Carrier can't compel worker to reimburse 'seed money' for annuity
Ferreira v. Home Depot, et al., No. 1D08-5919 (Fla. 1st Dist. Ct. App. 06/09/09).
Ruling: The Florida District Court of Appeal reversed a judge of compensation claims' order granting the carrier's motion for repayment of seed money. The JCC erred by reforming a final settlement contract between the carrier and the worker.
What it means:
Although the JCC has jurisdiction to determine whether a worker complied with the terms of a settlement agreement, the JCC's interpretation of the contract may not render essential terms meaningless and rewrite the agreement.
A settlement agreement between a worker and the employer's insurance carrier allocated funds for a Medicare set-aside account. The calculation of the MSA included seed money for the purchase of an annuity, which was final, not subject to change or reallocation, and not dependent on the approval of the Center for Medicare and Medicaid Services. CMS informed the carrier that the sums projected for annual deposit into the MSA were deficient. The carrier sought to compel the worker to reimburse some of the seed money, which it would use to purchase the annuity. The JCC granted the carrier's motion to repay the seed money, reasoning that the worker had agreed to fund the difference if CMS decided more money was necessary for future medical expenses. The District Court of Appeal reversed, finding the JCC's interpretation of the written contract rendered essential terms void and constituted an impermissible rewrite of the agreement.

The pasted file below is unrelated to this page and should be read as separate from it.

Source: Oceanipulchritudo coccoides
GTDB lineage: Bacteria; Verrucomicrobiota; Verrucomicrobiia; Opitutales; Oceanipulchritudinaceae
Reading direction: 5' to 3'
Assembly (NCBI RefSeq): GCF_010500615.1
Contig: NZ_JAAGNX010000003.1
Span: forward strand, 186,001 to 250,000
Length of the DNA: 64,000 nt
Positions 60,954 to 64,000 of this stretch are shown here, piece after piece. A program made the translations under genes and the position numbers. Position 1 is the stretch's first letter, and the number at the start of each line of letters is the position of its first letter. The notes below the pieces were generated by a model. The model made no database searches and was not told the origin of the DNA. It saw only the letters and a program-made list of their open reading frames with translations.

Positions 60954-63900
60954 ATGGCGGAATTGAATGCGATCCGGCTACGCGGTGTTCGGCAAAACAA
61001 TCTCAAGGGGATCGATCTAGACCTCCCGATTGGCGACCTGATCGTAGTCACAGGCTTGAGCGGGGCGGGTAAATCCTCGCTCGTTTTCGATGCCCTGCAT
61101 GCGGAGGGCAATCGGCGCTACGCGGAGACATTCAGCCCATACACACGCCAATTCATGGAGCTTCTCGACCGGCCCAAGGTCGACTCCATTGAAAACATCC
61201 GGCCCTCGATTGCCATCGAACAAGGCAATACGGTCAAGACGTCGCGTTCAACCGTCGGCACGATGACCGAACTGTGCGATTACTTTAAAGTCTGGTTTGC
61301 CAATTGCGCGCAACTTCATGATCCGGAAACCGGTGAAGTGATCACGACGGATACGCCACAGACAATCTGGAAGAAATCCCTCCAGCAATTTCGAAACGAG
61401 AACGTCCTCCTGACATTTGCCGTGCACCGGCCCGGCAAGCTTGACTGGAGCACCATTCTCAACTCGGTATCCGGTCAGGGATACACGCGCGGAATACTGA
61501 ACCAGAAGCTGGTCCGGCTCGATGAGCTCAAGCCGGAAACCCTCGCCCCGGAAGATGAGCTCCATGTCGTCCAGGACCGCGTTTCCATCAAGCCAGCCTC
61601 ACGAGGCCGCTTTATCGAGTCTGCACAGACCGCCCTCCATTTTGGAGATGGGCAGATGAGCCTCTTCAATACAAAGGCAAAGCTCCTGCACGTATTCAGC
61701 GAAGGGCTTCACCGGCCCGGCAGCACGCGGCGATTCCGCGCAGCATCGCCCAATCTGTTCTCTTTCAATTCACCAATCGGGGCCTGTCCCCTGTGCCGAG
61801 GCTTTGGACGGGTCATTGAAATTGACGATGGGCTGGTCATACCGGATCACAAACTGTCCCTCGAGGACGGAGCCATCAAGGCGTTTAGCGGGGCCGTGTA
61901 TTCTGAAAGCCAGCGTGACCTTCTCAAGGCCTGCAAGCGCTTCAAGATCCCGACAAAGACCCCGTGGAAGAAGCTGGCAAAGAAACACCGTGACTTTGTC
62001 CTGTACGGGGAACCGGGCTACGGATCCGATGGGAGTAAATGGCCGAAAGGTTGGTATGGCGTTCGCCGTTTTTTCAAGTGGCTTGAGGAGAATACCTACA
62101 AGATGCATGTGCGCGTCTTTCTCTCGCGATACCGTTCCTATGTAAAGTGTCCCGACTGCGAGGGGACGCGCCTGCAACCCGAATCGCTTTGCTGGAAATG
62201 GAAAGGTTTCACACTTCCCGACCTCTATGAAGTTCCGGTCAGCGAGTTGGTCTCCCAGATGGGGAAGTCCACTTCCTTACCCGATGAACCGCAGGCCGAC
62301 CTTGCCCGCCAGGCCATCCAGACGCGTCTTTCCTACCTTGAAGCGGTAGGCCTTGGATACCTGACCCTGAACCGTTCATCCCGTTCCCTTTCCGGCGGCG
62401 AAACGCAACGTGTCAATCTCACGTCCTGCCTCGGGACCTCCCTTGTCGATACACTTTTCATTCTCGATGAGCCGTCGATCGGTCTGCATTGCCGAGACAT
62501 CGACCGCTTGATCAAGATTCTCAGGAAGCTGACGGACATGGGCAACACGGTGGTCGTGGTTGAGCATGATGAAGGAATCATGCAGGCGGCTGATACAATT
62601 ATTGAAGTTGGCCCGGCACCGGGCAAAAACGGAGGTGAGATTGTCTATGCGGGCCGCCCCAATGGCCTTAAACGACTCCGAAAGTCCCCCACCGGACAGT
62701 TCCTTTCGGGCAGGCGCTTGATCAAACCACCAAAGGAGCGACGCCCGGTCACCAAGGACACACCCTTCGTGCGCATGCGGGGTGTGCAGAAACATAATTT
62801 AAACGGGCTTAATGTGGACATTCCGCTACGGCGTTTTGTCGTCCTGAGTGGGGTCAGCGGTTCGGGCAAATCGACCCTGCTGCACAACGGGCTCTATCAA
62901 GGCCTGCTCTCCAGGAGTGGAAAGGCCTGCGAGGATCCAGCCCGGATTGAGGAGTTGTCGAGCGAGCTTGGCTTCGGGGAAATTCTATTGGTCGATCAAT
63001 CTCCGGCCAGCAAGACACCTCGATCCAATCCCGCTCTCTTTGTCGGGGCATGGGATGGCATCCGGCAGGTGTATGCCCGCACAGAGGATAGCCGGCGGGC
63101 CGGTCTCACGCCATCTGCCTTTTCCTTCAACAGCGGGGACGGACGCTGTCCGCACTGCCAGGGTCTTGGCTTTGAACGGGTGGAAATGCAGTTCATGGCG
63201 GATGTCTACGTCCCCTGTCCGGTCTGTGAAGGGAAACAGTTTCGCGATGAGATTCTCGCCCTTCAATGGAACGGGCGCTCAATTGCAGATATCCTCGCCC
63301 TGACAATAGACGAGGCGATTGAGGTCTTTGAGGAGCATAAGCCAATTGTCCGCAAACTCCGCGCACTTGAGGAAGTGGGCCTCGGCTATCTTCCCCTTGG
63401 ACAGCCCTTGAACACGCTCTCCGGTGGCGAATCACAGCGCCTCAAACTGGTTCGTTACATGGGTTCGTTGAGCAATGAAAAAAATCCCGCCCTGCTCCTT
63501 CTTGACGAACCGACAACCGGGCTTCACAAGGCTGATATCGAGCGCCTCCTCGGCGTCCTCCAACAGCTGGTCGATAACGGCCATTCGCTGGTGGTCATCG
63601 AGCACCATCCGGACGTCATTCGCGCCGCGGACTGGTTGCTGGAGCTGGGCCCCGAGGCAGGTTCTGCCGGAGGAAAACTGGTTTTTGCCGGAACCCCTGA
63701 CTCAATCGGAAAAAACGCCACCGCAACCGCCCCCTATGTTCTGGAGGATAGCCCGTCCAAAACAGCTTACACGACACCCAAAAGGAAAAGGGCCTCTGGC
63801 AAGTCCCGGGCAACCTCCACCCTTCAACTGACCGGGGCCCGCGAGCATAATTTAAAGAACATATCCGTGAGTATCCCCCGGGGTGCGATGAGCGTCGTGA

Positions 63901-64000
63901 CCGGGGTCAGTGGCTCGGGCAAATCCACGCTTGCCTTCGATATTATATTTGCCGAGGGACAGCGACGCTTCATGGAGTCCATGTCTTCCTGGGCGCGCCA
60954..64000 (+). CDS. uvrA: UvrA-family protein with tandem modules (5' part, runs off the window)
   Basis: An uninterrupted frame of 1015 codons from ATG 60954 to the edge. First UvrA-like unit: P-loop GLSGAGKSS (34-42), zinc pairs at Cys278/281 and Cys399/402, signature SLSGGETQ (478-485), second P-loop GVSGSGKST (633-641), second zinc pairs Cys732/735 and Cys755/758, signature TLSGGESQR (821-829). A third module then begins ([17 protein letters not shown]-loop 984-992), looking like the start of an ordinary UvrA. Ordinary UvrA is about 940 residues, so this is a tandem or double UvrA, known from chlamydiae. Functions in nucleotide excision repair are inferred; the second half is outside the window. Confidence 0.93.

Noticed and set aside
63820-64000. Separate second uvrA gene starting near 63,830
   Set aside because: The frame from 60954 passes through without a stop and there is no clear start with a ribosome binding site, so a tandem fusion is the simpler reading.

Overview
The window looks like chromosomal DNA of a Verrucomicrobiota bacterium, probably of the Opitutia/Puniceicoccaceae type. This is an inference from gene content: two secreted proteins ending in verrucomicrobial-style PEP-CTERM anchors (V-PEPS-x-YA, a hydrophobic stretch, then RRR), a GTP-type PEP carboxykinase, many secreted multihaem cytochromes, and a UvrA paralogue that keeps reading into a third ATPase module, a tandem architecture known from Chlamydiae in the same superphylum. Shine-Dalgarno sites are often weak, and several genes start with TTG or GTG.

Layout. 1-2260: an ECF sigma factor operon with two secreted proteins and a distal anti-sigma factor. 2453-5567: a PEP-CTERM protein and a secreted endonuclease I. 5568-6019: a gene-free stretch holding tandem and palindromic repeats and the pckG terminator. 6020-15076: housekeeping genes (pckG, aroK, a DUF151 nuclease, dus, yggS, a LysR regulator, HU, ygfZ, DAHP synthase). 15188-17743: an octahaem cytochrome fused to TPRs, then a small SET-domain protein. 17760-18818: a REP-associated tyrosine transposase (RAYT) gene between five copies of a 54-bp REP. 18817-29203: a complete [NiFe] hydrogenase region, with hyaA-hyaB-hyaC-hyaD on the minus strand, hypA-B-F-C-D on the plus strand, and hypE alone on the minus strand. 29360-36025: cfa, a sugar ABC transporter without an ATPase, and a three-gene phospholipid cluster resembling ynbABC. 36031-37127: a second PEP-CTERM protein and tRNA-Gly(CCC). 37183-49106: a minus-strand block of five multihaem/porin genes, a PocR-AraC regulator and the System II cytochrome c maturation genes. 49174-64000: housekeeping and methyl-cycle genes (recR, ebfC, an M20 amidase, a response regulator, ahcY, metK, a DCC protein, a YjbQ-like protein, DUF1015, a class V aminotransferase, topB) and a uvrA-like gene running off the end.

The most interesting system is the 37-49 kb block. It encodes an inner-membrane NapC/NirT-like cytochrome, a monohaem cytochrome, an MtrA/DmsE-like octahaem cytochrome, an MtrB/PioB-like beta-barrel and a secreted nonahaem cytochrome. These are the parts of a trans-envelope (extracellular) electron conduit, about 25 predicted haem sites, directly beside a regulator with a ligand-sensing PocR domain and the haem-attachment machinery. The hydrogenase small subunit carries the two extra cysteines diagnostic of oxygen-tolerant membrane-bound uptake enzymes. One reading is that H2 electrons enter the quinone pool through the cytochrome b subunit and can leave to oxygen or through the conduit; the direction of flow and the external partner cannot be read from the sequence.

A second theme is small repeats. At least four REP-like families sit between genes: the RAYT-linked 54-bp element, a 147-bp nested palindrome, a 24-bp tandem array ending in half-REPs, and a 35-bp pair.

The court determined that the agreement clearly provided that the worker was responsible for administering the MSA and satisfying any requirements of CMS. However, nothing in the agreement required the worker to contribute to the carrier's primary responsibilities under the contract. The carrier agreed that the designated sums were final, not subject to reallocation, due within 30 days of the JCC's order, and not subject to CMS approval. The District Court of Appeal reversed and remanded the JCC's order, finding the worker did not have to reimburse the carrier.
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August 6, 2009
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